The origins of the kurta date back to ancient or early-medieval era wherein it was commonly worn in India and Central Asia ; these nomadic tunics, or upper body garments, evolved into the kurta stylistically over the centuries, as it was a garment worn for daily wear as well as for formal occasions. Read More »
The Indian subcontinent gave birth to this traditional attire. The word kurta has its origins in the Urdu, Hindustani language and has also got the name from the Sanskrit word kuratu or kurtaka. In Persian it literally means a collarless shirt and it indeed is a collarless dress but some variants have a collar. This attire is commonly worn in some countries like Nepal, Pakistan, Afghanistan, and Sri Lanka as well.
The men’s kurta is combined with pyjamas, churidar, pants, jeans, Dhoti, salwar and Lungis and is stitched in fabrics like linen, cotton and silk. Kurtas are a part of ethnic wear for men and there are different varieties of them such as: Kalidar, Angarkha, Aline, kurtas, just to name a few. Regional styles also include the Bhopali, Hyderabadi, Lucknowi and straight-cut kurtas. Men’s ethnic wear kurtas command a vast repertoire of methods, traditional and modern, for embellishing fabric. However, the most common decoration is embroidery. Many light summer kurtas feature Chikan embroidery, a specialty of Lucknow This embroidery is typically executed on light, semi-transparent fabric in a matching thread, while the rich festive kurtas have all sorts of lustrous and wide variety of embroidery techniques that are used to create exquisite version of designer kurtas.
Men’s kurtas are considered the most versatile and staple ethnic attires. There is a wide variety of styles to choose from if one were to buy kurtas online. A kurta is the most comfortable silhouette to fit into and could be styled with a waistcoat to make the ensemble look dressier. The men’s kurta set is not just comfortable but also as chic & the new emend so it is always in trend. A mix of structurally detailed solid kurtas, embroidered and printed kurtas styles, beautifully sum up the RR collection this season.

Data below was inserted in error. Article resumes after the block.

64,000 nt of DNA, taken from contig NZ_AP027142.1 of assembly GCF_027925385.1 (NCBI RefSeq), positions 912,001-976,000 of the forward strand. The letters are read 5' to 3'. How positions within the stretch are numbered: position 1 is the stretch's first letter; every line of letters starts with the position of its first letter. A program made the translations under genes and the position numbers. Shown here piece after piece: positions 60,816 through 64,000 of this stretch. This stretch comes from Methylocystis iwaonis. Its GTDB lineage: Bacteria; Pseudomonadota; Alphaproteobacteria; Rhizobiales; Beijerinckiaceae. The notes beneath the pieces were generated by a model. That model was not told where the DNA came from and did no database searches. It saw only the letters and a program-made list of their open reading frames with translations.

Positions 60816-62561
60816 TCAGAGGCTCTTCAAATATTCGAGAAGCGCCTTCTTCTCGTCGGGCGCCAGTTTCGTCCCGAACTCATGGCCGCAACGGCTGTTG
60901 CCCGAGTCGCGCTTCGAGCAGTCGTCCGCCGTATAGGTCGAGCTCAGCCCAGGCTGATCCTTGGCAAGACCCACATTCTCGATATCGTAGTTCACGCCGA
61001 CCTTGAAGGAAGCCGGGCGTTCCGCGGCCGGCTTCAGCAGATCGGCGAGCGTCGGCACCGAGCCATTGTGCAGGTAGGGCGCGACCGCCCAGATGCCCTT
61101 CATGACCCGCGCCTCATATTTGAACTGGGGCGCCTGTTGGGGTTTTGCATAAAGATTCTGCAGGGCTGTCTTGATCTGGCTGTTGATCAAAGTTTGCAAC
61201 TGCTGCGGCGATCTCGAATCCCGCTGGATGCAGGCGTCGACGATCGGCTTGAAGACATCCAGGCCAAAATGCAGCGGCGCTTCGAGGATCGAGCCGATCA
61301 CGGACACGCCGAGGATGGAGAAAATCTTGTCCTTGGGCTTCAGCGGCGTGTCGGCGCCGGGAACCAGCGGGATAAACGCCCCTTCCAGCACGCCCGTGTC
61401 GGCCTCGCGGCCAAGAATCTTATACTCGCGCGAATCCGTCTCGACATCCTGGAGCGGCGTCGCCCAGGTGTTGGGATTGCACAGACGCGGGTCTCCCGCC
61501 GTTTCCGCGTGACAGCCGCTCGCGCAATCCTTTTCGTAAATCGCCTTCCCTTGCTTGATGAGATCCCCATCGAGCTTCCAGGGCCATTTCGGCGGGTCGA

Flowy, asymmetric and structured silhouettes make a unique array of styles within the collection to given enough choice to clients. A particular signature yet modern take on a kurta style created by the RR brand is the English Kurta: styled around the shirt detailing and cut shorter than most Kurt styles, the stand-up collar and cuffs are well defined and give it a global edge. It is coupled with the Rathore breeches to give an added touch of uniqueness.
Some of the do’s and don’ts when making a the right kurta choice would be as follows:
1. Avoid wearing see-through kurtas without inners or vests. 2. Make sure the kurta falls proportionally and there are no pull at the seams. 3. Do not overload the side pockets of the kurta, as it starts to look sloppy. 4. It is better to go for a jacquard and texture based fabric for a kurta, in case wearing too much embroidery is not in line with your personal style, as the former looks as dressy if styled well. 5. It looks more masculine and slick if the regular kurta sleeves are rolled up. 6. The fit needs to be right and cannot look baggy or oversized. 7. A set of kurta buttons always adds an accent to the entire silhouette. 8. The ideal footwear to go with kurtas would be: Kolhapuris, Peshawari sandals (work ideally with slim pants and salwar lowers), monk straps with breeches as A lower and Juttis.
Longer length and very flared kurtas proportionately look better on tall individuals while the shorter length kurta works better on average to short height individuals. All in all the kurta’s humble yet universal appeal has given it the presence it deserves.